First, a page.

When you flip on a light switch, odds are, you're burning coal. But as the fracking boom continues to unleash huge quantities of natural gas, the nation's electric grid is changing. Power plants are increasingly turning to this low-cost, cleaner-burning fossil fuel.
Bill Pentak stands in the middle of a construction site, looking up at his company's latest project towering overhead — a new natural gas power plant.
Math teacher Sherry Read's classroom is a total mess. The students are gone for the summer, and light fixtures dangle from the ceiling. The floor has a layer of dust. Down the hallway, workers make a racket while they renovate the school, which dates back to the 1890s. They're working in what has become an archaeological site.
Originally published on Tue June 23, 2015 12:31 pm
South Carolina's most prominent political leaders say it's time for their state to stop flying the Confederate battle flag on the grounds of its Statehouse. Gov. Nikki Haley made their position clear Monday afternoon, speaking alongside Sen. Lindsey Graham, Sen. Tim Scott and others.
Calls for moving the Confederate battle flag have grown since the shooting of nine black church members in Charleston last week. After speaking about the efforts to cope with that tragedy, Haley said that she has seen "the heart and soul" of South Carolina.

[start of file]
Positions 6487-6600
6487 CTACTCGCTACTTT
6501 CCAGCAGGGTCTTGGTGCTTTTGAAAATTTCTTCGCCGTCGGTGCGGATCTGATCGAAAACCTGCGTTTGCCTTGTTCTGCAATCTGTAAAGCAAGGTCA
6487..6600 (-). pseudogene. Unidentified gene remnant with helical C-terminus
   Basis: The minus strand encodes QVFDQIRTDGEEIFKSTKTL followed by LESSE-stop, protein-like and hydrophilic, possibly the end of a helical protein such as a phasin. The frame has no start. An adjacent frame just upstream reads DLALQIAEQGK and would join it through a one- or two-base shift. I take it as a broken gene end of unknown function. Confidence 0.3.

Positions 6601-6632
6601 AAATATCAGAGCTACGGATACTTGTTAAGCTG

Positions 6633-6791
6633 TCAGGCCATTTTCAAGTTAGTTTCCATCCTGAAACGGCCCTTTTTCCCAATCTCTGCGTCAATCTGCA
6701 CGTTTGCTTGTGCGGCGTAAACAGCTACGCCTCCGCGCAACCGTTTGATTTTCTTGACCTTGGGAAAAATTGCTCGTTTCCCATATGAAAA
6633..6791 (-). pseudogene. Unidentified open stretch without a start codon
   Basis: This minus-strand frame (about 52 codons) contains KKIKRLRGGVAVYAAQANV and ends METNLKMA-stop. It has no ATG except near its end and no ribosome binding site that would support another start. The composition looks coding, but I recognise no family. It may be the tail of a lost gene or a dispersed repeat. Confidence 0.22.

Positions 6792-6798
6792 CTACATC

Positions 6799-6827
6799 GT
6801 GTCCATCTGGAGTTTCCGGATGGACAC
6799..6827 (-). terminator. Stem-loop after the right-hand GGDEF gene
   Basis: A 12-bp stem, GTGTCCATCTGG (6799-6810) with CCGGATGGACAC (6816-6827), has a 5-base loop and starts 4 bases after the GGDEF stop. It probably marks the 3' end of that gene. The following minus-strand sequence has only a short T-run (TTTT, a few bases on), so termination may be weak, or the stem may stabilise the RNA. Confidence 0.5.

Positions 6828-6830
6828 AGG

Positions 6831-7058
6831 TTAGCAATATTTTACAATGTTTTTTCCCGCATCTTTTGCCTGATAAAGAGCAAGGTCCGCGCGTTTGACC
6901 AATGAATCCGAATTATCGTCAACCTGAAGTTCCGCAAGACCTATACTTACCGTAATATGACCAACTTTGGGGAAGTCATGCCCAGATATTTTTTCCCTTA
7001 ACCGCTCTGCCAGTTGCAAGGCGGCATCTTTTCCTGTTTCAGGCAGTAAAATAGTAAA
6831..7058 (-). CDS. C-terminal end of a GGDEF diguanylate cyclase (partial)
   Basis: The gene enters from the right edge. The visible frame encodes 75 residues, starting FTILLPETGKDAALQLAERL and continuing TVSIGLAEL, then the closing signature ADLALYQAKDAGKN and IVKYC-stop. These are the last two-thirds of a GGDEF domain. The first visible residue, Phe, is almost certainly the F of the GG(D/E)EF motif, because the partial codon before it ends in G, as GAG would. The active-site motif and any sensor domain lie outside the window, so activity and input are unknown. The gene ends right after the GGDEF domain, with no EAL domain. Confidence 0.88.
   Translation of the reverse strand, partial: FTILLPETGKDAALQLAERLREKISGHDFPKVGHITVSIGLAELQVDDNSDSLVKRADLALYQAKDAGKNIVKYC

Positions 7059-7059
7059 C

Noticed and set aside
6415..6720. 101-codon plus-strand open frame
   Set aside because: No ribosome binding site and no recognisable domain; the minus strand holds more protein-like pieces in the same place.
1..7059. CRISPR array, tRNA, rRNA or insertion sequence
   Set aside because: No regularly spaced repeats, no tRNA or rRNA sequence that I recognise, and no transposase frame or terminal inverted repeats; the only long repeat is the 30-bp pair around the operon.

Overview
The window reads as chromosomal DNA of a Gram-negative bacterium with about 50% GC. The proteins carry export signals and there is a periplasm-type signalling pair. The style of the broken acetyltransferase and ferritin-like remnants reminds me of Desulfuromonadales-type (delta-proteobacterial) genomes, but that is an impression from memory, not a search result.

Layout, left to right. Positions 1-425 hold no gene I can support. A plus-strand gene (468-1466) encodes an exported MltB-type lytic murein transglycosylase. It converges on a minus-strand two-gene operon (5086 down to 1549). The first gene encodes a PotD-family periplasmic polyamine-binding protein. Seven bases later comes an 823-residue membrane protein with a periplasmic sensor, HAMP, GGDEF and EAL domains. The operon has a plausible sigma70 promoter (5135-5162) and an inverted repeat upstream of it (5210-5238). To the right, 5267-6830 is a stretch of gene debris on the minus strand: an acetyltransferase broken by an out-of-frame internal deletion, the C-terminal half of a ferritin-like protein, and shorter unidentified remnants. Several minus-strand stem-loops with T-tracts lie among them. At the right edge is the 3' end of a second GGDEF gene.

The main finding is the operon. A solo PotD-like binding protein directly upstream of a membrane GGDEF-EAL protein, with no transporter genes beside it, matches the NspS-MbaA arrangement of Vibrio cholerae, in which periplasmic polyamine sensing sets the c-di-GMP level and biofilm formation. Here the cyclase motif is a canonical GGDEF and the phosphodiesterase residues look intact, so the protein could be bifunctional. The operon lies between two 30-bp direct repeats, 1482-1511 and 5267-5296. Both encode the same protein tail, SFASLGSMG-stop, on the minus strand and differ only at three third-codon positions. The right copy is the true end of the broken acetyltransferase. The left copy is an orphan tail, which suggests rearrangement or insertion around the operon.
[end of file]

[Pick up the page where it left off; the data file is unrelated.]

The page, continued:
President Obama talks about his own life, America's race relations and the trouble with politics during the much-anticipated new episode of the WTF with Marc Maron podcast, in an interview that is making headlines for its candid discussion of race.
A conservative South Carolina lawmaker lost his buddy last week. He watched as his state kept flying the Confederate flag high outside the statehouse, the same symbol that has inspired so many hate crimes in America.
Norman Brannon had enough. He wishes his GOP colleagues running for president would step up and lead on this issue, too.
But will they, or are they fearful of alienating the very small percentage of Americans who have a positive view of the South's pro-slavery banner during the 1861-65 Civil War?